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How hypervelocity impacts can affect the LISA mission - The MIRAD study

Paper presented at 70th International Astronautical Congress 2019, 21-25 October 2019, Washington, D.C., USA
: Putzar, Robin; Watson, Erkai; Schimmerohn, Martin; Kärräng, Patrik; Millinger, Mark

Volltext urn:nbn:de:0011-n-5696609 (717 KByte PDF)
MD5 Fingerprint: 1edfd0c42e8f8d1b84106d3564ee486c
Erstellt am: 16.1.2020

2019, 10 S.
International Astronautical Congress (IAC) <70, 2019, Washington/DC>
Konferenzbeitrag, Elektronische Publikation
Fraunhofer EMI ()
hypervelocity impacts; momentum transfer; spacecraft attitude disturbance; spacecraft attitude modeling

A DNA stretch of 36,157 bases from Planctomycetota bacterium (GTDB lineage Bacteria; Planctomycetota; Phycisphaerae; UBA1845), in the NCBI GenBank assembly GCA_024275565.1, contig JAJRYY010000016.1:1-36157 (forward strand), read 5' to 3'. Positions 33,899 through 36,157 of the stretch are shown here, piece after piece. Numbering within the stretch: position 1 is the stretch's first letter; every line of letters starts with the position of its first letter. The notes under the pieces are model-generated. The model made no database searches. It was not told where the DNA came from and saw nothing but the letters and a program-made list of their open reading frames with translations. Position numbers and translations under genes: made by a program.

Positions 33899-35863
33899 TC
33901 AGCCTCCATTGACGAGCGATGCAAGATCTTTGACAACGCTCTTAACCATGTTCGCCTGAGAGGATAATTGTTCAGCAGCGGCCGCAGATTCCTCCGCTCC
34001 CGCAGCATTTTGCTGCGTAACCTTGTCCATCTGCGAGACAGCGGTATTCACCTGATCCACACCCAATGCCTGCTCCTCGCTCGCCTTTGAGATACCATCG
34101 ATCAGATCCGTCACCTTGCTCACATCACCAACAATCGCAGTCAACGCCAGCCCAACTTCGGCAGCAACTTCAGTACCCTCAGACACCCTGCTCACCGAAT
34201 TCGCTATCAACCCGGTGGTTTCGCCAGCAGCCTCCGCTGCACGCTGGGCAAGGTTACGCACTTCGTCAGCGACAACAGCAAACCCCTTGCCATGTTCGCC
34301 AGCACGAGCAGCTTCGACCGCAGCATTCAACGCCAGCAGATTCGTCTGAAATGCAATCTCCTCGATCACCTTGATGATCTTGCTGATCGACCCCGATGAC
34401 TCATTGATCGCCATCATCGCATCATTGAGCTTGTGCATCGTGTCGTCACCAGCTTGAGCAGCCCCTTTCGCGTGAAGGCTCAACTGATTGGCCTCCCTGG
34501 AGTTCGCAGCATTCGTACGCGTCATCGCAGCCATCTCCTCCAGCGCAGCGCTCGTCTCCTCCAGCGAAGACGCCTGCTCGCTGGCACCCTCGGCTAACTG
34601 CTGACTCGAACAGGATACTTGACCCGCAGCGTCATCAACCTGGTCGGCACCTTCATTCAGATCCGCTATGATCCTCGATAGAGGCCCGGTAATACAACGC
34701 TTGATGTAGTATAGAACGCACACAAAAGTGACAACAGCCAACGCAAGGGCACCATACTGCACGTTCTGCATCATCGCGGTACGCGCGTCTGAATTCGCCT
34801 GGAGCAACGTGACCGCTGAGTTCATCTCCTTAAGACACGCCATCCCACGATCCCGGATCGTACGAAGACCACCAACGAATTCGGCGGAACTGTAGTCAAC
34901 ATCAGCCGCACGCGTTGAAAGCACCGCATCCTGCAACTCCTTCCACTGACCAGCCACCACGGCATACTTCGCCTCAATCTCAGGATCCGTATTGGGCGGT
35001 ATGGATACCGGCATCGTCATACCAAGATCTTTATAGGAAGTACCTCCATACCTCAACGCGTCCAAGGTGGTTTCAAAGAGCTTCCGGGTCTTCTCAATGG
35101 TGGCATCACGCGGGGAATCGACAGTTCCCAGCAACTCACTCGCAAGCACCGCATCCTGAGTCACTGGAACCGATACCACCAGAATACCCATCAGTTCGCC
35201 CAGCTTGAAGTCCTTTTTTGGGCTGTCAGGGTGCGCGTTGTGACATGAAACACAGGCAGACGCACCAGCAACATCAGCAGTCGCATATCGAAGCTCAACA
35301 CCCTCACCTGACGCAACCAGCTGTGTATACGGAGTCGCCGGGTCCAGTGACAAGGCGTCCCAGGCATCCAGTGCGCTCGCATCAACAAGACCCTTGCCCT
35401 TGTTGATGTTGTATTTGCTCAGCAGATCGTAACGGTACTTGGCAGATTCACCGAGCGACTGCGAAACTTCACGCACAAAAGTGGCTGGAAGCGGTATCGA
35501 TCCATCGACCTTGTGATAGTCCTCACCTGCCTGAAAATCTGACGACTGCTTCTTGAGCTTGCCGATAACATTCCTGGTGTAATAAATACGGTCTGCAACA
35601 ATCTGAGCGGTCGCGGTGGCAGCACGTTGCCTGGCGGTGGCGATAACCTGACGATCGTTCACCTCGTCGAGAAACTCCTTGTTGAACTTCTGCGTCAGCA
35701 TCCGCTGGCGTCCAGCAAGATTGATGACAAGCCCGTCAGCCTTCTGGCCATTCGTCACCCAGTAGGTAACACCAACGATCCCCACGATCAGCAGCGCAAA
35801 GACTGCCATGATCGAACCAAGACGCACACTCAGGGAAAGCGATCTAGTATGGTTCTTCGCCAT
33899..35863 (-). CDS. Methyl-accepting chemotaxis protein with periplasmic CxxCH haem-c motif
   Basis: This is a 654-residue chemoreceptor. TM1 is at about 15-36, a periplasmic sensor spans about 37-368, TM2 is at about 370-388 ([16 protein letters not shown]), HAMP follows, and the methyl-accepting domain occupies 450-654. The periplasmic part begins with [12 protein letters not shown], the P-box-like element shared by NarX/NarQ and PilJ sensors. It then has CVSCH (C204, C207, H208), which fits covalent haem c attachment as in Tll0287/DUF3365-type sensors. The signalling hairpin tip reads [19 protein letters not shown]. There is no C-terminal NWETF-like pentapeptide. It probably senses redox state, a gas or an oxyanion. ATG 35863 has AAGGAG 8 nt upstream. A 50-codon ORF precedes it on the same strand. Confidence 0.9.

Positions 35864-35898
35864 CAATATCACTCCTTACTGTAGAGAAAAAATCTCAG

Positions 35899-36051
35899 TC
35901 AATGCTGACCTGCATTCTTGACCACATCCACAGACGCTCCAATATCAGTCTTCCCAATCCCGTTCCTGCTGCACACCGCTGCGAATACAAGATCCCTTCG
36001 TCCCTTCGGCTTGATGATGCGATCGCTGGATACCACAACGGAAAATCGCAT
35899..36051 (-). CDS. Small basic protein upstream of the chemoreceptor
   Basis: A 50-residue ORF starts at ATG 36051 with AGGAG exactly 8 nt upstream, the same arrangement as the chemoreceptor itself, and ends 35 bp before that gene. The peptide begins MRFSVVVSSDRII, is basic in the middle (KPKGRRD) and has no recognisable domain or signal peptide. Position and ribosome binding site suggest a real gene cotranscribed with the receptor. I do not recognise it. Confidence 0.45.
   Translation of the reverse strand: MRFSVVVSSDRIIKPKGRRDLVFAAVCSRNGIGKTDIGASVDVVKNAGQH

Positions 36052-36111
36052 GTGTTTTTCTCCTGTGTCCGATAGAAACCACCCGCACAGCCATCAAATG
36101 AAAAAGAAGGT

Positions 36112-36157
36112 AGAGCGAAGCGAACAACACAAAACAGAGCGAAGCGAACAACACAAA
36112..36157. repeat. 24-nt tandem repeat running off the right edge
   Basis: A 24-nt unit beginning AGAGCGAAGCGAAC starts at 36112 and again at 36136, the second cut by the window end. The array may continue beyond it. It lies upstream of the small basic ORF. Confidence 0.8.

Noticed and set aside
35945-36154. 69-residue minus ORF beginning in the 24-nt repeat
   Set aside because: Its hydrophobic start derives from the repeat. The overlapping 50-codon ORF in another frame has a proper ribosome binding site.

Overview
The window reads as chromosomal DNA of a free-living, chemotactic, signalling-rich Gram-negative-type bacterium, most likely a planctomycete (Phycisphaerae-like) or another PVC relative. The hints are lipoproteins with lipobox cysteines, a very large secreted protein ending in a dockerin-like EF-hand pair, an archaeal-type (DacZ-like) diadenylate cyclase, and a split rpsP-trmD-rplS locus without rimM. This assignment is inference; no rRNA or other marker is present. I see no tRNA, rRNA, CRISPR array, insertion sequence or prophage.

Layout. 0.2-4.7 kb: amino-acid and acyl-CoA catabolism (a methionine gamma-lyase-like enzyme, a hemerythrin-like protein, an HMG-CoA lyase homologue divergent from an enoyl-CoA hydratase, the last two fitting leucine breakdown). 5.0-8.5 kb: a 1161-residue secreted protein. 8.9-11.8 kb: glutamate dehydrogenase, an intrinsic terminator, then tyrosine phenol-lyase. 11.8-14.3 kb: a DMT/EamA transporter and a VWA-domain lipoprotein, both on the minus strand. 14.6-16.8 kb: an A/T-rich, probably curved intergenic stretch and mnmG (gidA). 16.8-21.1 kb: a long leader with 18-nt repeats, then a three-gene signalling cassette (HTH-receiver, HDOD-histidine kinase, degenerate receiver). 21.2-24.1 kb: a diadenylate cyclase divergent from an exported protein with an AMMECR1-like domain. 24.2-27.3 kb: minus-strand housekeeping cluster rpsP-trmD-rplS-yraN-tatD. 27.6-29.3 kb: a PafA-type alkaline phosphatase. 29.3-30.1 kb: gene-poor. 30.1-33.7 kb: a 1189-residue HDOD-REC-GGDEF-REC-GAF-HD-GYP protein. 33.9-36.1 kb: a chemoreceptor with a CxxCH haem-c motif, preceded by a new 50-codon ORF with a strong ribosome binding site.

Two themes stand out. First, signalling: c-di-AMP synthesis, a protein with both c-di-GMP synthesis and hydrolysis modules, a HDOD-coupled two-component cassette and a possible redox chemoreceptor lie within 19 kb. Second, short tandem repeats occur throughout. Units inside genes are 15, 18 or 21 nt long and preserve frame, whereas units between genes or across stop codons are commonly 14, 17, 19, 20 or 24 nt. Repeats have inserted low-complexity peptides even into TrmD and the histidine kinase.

ESA has initiated the MIRAD (microparticle impact related attitude disturbances) study to quantify the threat posed by microparticle (i.e. micrometeoroid) impacts to the LISA (laser interferometer space antenna) mission. This manuscript gives an overview on the study, presenting the experimental testing and momentum enhancement modelling approach, the framework which will be used to implement the momentum enhancement or transfer model, and the planned system-level analyses for the LISA mission based on this model. The size and momentum of relevant particles impacting the spacecraft are determined based on the mission parameters (orbit and expected duration). Relevant test articles based on the preliminary LISA spacecraft design are identified. The experimental campaign to derive the momentum transmitted onto the spacecraft following a microparticle impact is described. When considering the most severe attitude disturbances to be expected during the LISA mission, a particle having a momentum of 15 mN∙s (not including momentum enhancement) is expected to impact one of the three spacecraft once during the ten-year mission duration, which corresponds to a 0.8 mm micrometeoroid particle (density 2.5 g/cm³) at 22 km/s. Every day, in yearly average, the LISA constellation has to cope with a 9 μN∙s particle (not including momentum enhancement), which corresponds to a 70 μm particle impacting at 20 km/s.